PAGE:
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26 February 2024

The latest UK immigration changes – What employers need to know

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Posted by: HRi

The UK has experienced an unprecedented influx of immigrants since the pandemic’s onset. The most recent estimates, up to June 2023, reveal a surge in net migration, reaching 672,000—marking a significant uptick from pre-pandemic levels. In December 2023, the UK government announced the Legal Migration and Border Strategy. It’s five-point plan aimed at curbing net migration.

In these uncertain times, businesses find themselves at a crucial juncture. Not only to stay informed but to actively understand and navigate the imminent changes. This holds especially true for those currently employing or planning to recruit talent from beyond the UK borders.


What are the key changes in UK Immigration Law?

Skilled Worker minimum salary increase

The salary threshold for skilled worker visa applications is set to increase by almost 50%, catapulting from £26,200 to £38,700. Sponsors of Skilled Worker visas must align with the going rate for the job, ensuring compliance with the new minimum threshold. Although the purpose of this change is to maintain wage parity, it presents challenges for businesses. This is particularly the case for businesses that are reliant on sponsoring low-paid skilled workers. This change, however, will not affect health and care workers including doctors, nurses, care workers. It also does not affect those on national pay scales such as teachers.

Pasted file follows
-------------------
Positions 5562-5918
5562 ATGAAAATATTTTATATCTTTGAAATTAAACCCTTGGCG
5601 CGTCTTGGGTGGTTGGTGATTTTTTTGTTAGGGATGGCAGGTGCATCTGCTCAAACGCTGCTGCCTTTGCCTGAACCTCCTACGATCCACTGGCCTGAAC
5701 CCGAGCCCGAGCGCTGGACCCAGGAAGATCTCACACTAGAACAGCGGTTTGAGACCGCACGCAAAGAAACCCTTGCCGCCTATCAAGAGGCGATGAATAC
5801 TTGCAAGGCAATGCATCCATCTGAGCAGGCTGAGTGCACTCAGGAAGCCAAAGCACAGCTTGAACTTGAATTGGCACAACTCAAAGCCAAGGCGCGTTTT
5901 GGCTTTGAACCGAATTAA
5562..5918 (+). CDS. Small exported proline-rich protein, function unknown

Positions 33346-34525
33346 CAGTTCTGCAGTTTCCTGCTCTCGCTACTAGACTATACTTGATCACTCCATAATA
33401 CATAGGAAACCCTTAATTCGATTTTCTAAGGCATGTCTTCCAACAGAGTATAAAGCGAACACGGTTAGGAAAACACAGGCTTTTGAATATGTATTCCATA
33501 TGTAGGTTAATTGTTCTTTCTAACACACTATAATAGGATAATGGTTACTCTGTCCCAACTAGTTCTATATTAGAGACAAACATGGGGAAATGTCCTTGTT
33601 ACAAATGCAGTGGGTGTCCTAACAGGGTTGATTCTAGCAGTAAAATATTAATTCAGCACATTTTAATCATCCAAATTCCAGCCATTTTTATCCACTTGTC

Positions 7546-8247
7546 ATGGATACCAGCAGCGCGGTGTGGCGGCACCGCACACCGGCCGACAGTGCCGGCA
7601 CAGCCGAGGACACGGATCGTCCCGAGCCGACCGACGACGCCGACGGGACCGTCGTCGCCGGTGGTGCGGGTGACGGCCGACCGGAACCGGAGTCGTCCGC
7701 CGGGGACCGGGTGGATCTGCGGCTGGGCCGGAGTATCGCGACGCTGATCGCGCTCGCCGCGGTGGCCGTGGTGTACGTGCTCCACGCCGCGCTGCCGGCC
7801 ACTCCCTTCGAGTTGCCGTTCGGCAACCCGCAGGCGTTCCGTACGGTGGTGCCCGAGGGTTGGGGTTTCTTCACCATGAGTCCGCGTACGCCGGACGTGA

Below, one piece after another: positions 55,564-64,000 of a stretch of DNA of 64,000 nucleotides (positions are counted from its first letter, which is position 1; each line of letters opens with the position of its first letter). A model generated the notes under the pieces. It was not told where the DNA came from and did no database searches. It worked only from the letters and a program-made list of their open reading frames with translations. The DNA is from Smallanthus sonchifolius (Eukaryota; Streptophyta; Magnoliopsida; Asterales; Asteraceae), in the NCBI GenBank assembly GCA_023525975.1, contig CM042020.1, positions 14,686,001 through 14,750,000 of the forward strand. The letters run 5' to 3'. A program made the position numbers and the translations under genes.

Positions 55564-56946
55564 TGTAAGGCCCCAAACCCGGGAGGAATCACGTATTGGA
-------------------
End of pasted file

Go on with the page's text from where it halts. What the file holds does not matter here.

The 30% lower minimum salary requirement continues to apply for individuals aged 26 and under, along with post-doctoral researchers. Recent updates have provided clarity assuring that the £38,700 salary threshold will not impact those already holding a Skilled Worker visa or those who have applied for one before this change comes into effect.

This change comes into effect on 4 April 2024.


Increase in UK Immigration Health Surcharge fees

Established in 2015, the Immigration Health Surcharge (IHS) ensures migrants have access to healthcare in the UK through the NHS for the duration of their visa. These fees have seen a substantial increase of 66%:

  • For adults, the IHS fee for each year a visa is held has surged from £624 to £1,035.
  • Students, student dependants, or those seeking leave to remain under the Youth Mobility Scheme, as well as children under the age of 18, now face a IHS fee escalation from £470 to £776 for each year a visa is held.